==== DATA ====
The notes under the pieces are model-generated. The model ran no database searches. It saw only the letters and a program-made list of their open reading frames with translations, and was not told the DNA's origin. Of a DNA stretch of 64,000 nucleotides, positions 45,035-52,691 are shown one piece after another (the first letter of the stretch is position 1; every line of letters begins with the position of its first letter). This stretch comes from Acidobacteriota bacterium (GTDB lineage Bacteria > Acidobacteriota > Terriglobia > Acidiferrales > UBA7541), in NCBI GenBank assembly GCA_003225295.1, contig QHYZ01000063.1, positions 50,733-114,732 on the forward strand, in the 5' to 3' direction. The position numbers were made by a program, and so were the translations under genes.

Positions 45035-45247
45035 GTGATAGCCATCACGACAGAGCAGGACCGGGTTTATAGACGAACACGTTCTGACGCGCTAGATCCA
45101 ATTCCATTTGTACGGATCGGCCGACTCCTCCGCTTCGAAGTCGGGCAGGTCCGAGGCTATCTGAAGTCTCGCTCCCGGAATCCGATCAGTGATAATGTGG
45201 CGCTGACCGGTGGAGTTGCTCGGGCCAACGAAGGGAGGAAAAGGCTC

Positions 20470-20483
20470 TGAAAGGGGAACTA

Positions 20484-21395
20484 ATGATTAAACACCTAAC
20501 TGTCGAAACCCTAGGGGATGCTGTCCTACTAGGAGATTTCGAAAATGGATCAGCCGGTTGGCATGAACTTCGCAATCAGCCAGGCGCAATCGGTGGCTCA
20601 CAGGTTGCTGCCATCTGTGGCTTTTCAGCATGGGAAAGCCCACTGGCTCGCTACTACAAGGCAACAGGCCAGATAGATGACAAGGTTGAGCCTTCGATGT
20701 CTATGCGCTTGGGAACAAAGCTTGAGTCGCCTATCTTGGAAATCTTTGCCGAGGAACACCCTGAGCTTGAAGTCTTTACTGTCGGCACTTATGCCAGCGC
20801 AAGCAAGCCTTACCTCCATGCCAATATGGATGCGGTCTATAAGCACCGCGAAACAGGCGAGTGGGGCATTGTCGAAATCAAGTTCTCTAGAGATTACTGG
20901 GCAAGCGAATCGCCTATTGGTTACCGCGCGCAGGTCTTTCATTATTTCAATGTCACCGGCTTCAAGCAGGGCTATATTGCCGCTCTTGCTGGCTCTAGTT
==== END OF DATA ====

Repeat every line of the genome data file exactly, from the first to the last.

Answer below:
The notes under the pieces are model-generated. The model ran no database searches. It saw only the letters and a program-made list of their open reading frames with translations, and was not told the DNA's origin. Of a DNA stretch of 64,000 nucleotides, positions 45,035-52,691 are shown one piece after another (the first letter of the stretch is position 1; every line of letters begins with the position of its first letter). This stretch comes from Acidobacteriota bacterium (GTDB lineage Bacteria > Acidobacteriota > Terriglobia > Acidiferrales > UBA7541), in NCBI GenBank assembly GCA_003225295.1, contig QHYZ01000063.1, positions 50,733-114,732 on the forward strand, in the 5' to 3' direction. The position numbers were made by a program, and so were the translations under genes.

Positions 45035-45247
45035 GTGATAGCCATCACGACAGAGCAGGACCGGGTTTATAGACGAACACGTTCTGACGCGCTAGATCCA
45101 ATTCCATTTGTACGGATCGGCCGACTCCTCCGCTTCGAAGTCGGGCAGGTCCGAGGCTATCTGAAGTCTCGCTCCCGGAATCCGATCAGTGATAATGTGG
45201 CGCTGACCGGTGGAGTTGCTCGGGCCAACGAAGGGAGGAAAAGGCTC

Positions 20470-20483
20470 TGAAAGGGGAACTA

Positions 20484-21395
20484 ATGATTAAACACCTAAC
20501 TGTCGAAACCCTAGGGGATGCTGTCCTACTAGGAGATTTCGAAAATGGATCAGCCGGTTGGCATGAACTTCGCAATCAGCCAGGCGCAATCGGTGGCTCA
20601 CAGGTTGCTGCCATCTGTGGCTTTTCAGCATGGGAAAGCCCACTGGCTCGCTACTACAAGGCAACAGGCCAGATAGATGACAAGGTTGAGCCTTCGATGT
20701 CTATGCGCTTGGGAACAAAGCTTGAGTCGCCTATCTTGGAAATCTTTGCCGAGGAACACCCTGAGCTTGAAGTCTTTACTGTCGGCACTTATGCCAGCGC
20801 AAGCAAGCCTTACCTCCATGCCAATATGGATGCGGTCTATAAGCACCGCGAAACAGGCGAGTGGGGCATTGTCGAAATCAAGTTCTCTAGAGATTACTGG
20901 GCAAGCGAATCGCCTATTGGTTACCGCGCGCAGGTCTTTCATTATTTCAATGTCACCGGCTTCAAGCAGGGCTATATTGCCGCTCTTGCTGGCTCTAGTT